My Obit

I have a friend who reads the obituaries every morning, and if his name isn’t in there, he gets dressed.

I also read the obits every day out of curiosity.

With tongue in cheek, I present my future obituary.

William Hamilton Aulenbach, Jr.: October 28, 1932–February 29, 2042

Bil died surrounded by no one while skiing alone. Some out-of-control snowboarder creamed him. He died on the spot. He’ll not be returning to the Lord because he has no idea who the Lord is or where he lives. He’ll not be resting in the arms of Jesus because last he heard, Jesus was cremated in the city dump of Jerusalem after he was crucified as a criminal.

Billie (his childhood nickname) was born filthy rich in Bloomfield Hills, Michigan, but moved to a poor neighborhood in Philadelphia at age four.

He went to a private Episcopal school, which he despised. Then he went to an Episcopal college in Ohio, where he majored in soccer, lacrosse, and partying.

In 1953, Butch (his college nickname) joined the US Marine Corps Officer Candidates School, just in time for the Korean War. When the North Koreans found out that Butch had joined the Marines, they demanded an armistice because they did not want to face his pain-inflicting lacrosse stick.

After three years in the Marines, Captain Aulenbach decided that the military was not for him. So he went to seminary in wild Berkley. There he learned how to love people Monday through Friday, but as a weekend warrior, he learned how to kill them.

After Father Bil was ordained, he moved to Hawai’i as a missionary. (Everyone laughed at the notion of a missionary in Hawai’i.) There he met his beautiful wife, Anne, who spent much of the rest of her life answering the question “Why did you marry him?”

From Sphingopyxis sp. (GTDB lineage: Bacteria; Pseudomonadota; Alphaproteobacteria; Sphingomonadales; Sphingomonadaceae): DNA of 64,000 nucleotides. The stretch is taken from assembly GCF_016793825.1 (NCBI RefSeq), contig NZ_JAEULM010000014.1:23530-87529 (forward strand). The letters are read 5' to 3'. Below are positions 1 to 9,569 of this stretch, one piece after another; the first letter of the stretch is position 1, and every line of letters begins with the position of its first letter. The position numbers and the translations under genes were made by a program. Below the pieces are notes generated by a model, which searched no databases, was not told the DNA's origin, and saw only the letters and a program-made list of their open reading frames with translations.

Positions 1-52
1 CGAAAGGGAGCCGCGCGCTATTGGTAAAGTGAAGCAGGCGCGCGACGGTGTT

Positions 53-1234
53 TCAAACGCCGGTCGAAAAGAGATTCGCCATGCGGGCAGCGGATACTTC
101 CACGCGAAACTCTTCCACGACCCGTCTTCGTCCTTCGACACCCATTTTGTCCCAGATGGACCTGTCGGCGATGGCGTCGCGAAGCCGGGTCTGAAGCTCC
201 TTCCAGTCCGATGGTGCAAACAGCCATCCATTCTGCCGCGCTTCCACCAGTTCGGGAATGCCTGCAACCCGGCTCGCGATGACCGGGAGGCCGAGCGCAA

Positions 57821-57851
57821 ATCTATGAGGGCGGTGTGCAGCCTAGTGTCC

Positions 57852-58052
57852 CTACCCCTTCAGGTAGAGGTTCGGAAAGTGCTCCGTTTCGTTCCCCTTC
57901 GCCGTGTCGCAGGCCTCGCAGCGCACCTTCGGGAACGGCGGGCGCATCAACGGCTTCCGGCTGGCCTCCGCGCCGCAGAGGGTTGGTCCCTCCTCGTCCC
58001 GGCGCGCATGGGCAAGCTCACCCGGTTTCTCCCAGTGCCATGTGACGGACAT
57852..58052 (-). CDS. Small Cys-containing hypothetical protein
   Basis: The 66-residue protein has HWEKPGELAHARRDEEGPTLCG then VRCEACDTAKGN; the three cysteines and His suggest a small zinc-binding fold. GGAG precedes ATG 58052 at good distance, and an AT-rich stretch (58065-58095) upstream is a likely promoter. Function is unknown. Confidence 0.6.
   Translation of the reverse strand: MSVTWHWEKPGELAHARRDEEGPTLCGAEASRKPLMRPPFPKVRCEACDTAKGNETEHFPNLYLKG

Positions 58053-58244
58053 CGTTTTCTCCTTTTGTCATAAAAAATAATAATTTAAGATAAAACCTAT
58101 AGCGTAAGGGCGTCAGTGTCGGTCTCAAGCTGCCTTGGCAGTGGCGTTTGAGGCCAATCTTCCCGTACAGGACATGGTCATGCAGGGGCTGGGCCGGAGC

Bil and Annie had three daughters, four grandchildren, and a bunch of great- and great-great-grandchildren who couldn’t wait for Papa to die—at 110 years old.

Father Bil was successful at working for the church even though he was fired twice—once for being against war and the second time by a loser priest. (Go figure.)

The family moved to southern California in 1975, but Bil couldn’t get a church job because he supported the ordination of women, gays, and lesbians. He also advocated remarrying divorced people, changing the ancient Book of Common Prayer, and updating Christianity for the twenty-first century.

Those ideas went over like a pork chop in Israel, so Bil started his own company and, for the first time in his life, made enough money that the family didn’t have to eat mac and cheese for the last five days of the month.

Bil and Annie were best friends, so together, they traveled, skied, went to the gym, enjoyed wines (none over ten dollars a bottle), made love, and laughed a lot—especially when they couldn’t remember things.

They both gave their dead bodies to Anatomy Gifts Registry for medical research. Bil always said, “Having my skeleton hanging in a medical school for the next five hundred years will be the closest I ever get to immortality.”

Bil’s fun celebration of life service will be held at Irvine United Congregational Church. All people, including the poor and the homeless, are invited to the luau afterward.

All are also invited to the dress rehearsal for his service at 4:00 p.m. on Monday, April 1, 2019. Bil wants to make sure the eulogists say the right things and the poi is fresh.

Have you written your obituary yet?

Image courtesy of Elliott Brown (CC BY-ND 2.0)

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